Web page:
Class 2—medium rigid vehicle.

This is a vehicle that has a gross laden weight of more than 6000kg but not more than 18,000kg. To get a class 2 learner licence, you must have held a class 1 full licence for at least six months, present a medical certificate and pass a theory test.

To get a class 2 full licence, you must have held a class 2 learner licence for at least six months, present a medical certificate and pass a practical driving test. This time can be shortened by passing an approved training course.

Class 3—medium combination.

This is a combination vehicle with a gross combination weight of more than 12,000kg but not more than 25,000kg. To get a class 3 learner licence you must have held a class 2 full licence for at least six months (or three months if you are aged over 25), present a medical certificate and pass a theory test.

To get a class 3 full licence you must have held a class 3 learner licence for at least six months, present a medical certificate and pass a practical driving test. This time can be shortened by passing an approved training course.

Class 4—heavy rigid vehicle.

This is a rigid vehicle with a gross laden weight of more than 18,000kg. To get a class 4 learner licence you must have held a class 2 full licence for at least six months (or three months if you are aged over 25) and present a medical certificate.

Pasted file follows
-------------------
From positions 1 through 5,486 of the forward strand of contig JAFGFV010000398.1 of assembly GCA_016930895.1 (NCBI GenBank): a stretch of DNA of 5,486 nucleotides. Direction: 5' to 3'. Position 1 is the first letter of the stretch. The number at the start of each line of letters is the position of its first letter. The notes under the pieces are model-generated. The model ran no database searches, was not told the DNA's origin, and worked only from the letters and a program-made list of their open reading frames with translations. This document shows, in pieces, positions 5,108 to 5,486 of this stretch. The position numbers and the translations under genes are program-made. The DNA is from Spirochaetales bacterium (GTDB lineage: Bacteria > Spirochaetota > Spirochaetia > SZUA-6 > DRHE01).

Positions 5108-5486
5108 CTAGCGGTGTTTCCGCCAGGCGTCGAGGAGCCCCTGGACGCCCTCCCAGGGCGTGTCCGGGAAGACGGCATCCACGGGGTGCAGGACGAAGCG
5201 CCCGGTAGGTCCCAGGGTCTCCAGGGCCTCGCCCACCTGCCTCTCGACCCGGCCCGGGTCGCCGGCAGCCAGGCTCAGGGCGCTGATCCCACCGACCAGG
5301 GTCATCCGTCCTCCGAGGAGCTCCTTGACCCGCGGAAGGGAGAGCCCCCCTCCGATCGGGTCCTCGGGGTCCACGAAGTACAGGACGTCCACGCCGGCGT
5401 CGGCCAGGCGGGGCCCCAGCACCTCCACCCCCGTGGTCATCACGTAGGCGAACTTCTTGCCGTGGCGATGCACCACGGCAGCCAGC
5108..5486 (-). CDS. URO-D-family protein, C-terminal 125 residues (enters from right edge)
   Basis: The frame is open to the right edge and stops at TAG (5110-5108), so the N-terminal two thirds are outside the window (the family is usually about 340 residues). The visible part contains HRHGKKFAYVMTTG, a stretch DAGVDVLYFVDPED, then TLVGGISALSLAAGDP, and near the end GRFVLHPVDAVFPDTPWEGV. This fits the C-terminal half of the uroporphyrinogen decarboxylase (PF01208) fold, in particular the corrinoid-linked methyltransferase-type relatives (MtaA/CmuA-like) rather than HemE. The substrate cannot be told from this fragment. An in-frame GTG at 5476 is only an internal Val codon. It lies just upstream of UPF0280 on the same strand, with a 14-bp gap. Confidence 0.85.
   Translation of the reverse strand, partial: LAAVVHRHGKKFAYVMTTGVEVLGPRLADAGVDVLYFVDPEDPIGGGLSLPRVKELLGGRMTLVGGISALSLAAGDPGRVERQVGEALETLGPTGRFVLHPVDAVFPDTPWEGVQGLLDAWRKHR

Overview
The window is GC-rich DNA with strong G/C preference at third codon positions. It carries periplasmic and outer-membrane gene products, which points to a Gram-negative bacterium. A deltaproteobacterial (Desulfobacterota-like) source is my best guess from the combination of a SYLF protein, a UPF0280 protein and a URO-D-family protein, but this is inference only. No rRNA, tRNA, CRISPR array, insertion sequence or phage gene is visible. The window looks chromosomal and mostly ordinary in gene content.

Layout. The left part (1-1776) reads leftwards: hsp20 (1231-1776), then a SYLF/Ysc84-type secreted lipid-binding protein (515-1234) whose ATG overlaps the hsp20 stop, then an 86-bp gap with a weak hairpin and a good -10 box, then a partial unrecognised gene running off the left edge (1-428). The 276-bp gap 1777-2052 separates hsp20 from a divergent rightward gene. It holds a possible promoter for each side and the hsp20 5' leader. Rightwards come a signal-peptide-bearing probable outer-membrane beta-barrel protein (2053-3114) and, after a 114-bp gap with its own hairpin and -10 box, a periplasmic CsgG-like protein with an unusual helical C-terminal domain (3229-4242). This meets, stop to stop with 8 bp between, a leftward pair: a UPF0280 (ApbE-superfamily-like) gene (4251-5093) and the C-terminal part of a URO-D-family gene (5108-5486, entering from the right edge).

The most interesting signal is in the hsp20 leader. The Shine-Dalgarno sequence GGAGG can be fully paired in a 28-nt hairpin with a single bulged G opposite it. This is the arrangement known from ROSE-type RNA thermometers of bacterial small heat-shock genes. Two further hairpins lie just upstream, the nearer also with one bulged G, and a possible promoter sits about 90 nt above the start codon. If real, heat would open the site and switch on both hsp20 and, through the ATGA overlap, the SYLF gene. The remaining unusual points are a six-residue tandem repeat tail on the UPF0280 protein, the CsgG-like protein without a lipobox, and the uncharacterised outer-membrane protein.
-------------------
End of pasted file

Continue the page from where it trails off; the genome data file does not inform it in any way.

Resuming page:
To get a class 4 full licence you must have held a class 4 learner licence for at least six months (there is no time restriction if you are aged over 25 and pass an approved course), present a medical certificate and pass a practical driving test.

Class 5—heavy combination.

This is a combination vehicle with a gross combination weight of more than 25,000kg.
To get a class 5 learner licence you must have held a class 4 full licence for at least six months (or three months if you are aged over 25 years), present a medical certificate and pass a theory test. This time can be shortened by passing an approved training course.

To get a class 5 full licence you must have held a class 5 learner licence for at least six months, present a medical certificate and pass a practical driving test. This time can be shortened by passing an approved training course.

Job security

Truck drivers usually earn between $18 and $30 per hour, sometimes even more. This is dependent on the class of truck, type of work and your experience. Your income will usually be based on the number of hours per week you work and can be paid as a salary or an hourly rate.

There are many ways to find a job as a truck driver. Many employers will advertise on Trade Me Jobs, Seek, Facebook or on their own company website.

If you are looking for a truck-driving job or to start a career as a truck driver, there is nothing wrong with the old-fashioned approach of knocking on the doors of trucking companies to see if they have any vacancies.

Many of the larger firms run cadetship programmes that will assist with the training costs for people who pass their entry criteria.

Driving a truck is a great career that is interesting, rewarding and well paid, with an amazing camaraderie among those within the industry.